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Columbus, Ohio 43210


The study is being done to understand why some patients with epilepsy (disease of recurrence of seizures) do not respond very well to drug treatment with anticonvulsants. Despite the availability of many anticonvulsants, about 30% of patients with epilepsy are resistant to them. The cause of the resistance is not clear, but one of the reasons could be an increased amount of proteins in the cells of the body called transporter proteins. Transporter proteins are a group of proteins that help to defend the body against toxins, including drugs, by pumping them out of the cells. Studies have shown that the number of transporter proteins is higher in the parts of the brain that trigger seizures when compared to other parts of the brain. Studies in animals have shown that taking an anticonvulsant with an inhibitor (meaning "to stop" or "to reduce") of a transporter protein can increase the concentration of that anticonvulsant inside the brain cells. The main purpose of the study is to determine if taking an anticonvulsant and a transporter protein inhibitor will change the brain concentration of the anticonvulsant. In this study, a single dose of phenytoin (Dilantin® is a brand name anticonvulsant which has phenytoin as its active ingredient), a commonly used anticonvulsant, will be given once by itself, and then will be given a separate time with a single (i.e. one time only) dose of probenecid. Probenecid, a medicine used commonly to treat gout (a disease of increased uric acid), is known to be an inhibitor of transporter proteins. The study will use electroencephalogram or EEG (recording of brain wave activities) to determine if the EEG pattern when probenecid is given, will be different from the EEG pattern when phenytoin is given alone. This will suggest that probenecid has affected the brain concentration of phenytoin.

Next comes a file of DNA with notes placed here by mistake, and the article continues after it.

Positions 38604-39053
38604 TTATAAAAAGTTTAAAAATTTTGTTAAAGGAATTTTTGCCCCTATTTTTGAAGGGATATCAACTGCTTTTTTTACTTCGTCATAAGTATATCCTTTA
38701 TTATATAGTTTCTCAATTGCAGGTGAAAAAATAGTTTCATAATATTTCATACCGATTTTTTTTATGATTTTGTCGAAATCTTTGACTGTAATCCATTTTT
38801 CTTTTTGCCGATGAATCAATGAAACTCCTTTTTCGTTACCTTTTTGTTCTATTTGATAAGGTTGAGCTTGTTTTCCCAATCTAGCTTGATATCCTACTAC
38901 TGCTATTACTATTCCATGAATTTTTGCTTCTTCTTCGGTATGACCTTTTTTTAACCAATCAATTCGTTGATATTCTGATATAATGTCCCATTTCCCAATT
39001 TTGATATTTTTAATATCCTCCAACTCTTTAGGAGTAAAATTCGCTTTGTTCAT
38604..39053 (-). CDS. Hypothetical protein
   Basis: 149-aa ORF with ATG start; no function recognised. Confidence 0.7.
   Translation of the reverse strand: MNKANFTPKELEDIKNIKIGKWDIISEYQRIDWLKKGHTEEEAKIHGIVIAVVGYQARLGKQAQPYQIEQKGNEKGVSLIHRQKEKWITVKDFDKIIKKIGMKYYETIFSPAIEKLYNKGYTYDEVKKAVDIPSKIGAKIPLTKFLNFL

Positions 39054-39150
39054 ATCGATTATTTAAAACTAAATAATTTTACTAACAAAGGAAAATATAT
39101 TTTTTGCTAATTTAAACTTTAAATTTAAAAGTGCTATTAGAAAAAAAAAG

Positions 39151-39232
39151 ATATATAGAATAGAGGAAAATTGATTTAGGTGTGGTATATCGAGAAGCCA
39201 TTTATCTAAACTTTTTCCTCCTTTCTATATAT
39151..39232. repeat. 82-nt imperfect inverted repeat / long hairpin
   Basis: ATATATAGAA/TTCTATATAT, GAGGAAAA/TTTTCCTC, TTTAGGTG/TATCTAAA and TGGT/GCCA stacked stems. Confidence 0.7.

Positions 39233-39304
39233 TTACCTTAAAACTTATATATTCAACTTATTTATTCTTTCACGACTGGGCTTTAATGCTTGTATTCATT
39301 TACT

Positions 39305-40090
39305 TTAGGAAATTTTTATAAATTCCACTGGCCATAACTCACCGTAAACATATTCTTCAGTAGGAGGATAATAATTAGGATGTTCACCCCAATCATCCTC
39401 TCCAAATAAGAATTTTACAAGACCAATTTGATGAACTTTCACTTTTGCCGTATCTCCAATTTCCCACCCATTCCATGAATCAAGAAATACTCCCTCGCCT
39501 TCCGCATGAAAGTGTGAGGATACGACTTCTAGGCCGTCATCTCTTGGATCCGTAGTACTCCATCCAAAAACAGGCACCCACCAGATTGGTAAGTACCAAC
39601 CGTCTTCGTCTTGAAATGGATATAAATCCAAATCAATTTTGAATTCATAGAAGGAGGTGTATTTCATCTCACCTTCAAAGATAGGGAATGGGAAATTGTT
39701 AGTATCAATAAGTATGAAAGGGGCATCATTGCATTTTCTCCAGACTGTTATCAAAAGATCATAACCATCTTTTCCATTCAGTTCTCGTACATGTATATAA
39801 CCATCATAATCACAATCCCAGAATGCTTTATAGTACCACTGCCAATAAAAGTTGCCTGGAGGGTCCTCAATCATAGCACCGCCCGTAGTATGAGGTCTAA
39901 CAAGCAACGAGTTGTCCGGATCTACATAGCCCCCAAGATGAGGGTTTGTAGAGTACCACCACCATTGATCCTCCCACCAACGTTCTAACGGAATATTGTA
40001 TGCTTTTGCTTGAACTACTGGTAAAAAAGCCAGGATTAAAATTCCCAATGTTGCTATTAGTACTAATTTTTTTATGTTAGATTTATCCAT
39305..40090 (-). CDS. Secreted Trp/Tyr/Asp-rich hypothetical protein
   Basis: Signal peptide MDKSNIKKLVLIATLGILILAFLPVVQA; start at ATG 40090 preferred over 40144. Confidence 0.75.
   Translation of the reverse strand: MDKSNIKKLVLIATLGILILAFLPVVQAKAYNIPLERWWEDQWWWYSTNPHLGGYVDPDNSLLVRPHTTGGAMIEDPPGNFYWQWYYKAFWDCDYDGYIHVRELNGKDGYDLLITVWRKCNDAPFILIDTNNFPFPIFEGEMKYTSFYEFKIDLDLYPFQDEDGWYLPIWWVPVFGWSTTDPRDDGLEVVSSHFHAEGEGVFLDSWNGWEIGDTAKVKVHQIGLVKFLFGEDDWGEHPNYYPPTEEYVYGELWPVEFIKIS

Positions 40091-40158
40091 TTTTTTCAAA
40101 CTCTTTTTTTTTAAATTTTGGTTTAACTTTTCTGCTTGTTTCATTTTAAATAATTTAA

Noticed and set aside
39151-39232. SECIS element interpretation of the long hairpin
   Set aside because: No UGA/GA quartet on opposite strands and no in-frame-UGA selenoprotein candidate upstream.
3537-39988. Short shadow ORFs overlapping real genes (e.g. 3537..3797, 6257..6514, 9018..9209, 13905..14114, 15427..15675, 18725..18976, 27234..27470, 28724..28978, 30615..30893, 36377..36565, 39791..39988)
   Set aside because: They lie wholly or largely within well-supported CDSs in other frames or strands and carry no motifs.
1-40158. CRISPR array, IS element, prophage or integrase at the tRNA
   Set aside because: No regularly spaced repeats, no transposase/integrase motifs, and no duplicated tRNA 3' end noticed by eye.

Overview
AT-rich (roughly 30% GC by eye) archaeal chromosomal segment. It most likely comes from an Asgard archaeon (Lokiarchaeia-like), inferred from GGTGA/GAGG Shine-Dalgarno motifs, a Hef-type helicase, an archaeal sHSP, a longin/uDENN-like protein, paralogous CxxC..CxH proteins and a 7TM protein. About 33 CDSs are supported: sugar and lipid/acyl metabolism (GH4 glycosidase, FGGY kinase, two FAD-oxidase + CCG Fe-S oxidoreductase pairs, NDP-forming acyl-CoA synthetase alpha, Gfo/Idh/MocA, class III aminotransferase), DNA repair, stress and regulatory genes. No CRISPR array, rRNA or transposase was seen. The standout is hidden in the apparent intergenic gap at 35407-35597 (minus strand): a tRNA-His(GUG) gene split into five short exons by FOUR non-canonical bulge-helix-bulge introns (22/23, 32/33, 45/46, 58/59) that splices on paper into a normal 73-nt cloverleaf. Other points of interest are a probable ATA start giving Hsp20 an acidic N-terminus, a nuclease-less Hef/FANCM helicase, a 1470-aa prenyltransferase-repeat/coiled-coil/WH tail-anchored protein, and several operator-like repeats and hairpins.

Study summary:

About 30% of patients with epilepsy are refractory to medical treatment (pharmacoresistant epilepsy). The cause of which is multifactorial. Multidrug resistance (MDR) causes decreased uptake of medicines in tissues. MDR occurs because of overexpression of a family of transporter proteins that act as a physiological defense mechanism that pumps toxins out of cells. Two groups of transporters, P-glycoprotein (PGP) and multidrug resistance-associated proteins (MRP), are important gatekeepers in the blood brain barrier. PGP and MRP are overexpressed in the brain tissue of pharmacoresistant patients with partial epilepsy and many antiepileptic drugs (AEDs) are substrates for PGP, MRP or both. It is logical to try to apply these observations to clinical practice. We hope that through co-administration of an inhibitor of transporter proteins, we can increase the CNS concentrations of AEDs, and subsequently improve seizure control. However, before this, it is critical to demonstrate that a transporter protein inhibitor can increase the concentration of AEDs in human brain. Probenecid is an MRP inhibitor while phenytoin is an MRP substrate. Evaluating whether probenecid can increase the CNS concentration of PHT can potentially be achieved noninvasively by using pharmaco-EEG. We plan to estimate the effect of probenecid (a transporter protein inhibitor) on the quantitative EEG recordings when it is administered to patients with pharmacoresistant epilepsy and in normal healthy volunteers. We plan to recruit two groups of 10 subjects each, normal volunteers and patients with pharmacoresistant epilepsy. They will undergo two treatment regimens; EEG recording after administration of intravenous phenytoin only and again after pre-dosing them with probenecid.


Inclusion Criteria: - Men with pharmacoresistant partial epilepsy defined as failure of two or more AEDs at a reasonable therapeutic dose - Patient is able to understand and sign a consent form and able to keep a seizure calendar - Patient is older than 18 years of age - Patient is otherwise healthy by laboratory and physical examination Exclusion Criteria: - Patient is currently taking phenytoin - Patient has a history of an adverse reaction to phenytoin - Patient has a history of gout disease, peptic ulcer disease, blood dyscrasias, or uric acid kidney stones - Patient has an allergy to sulfa drugs or probenecid - Patient has been exposed to probenecid or another known transporter inhibitor (verapamil, progesterone, etc) in the three months prior to enrollment - Patient has a history of renal impairment (creatinine clearance < 50 ml/min) - Patient has a history of diabetes and is taking oral sulfonylurea agents



Primary Contact:

Principal Investigator
James W McAuley, PhD
Ohio State University

Backup Contact:


Location Contact:

Columbus, Ohio 43210
United States

There is no listed contact information for this specific location.

Site Status: N/A

Data Source: ClinicalTrials.gov

Date Processed: February 04, 2019

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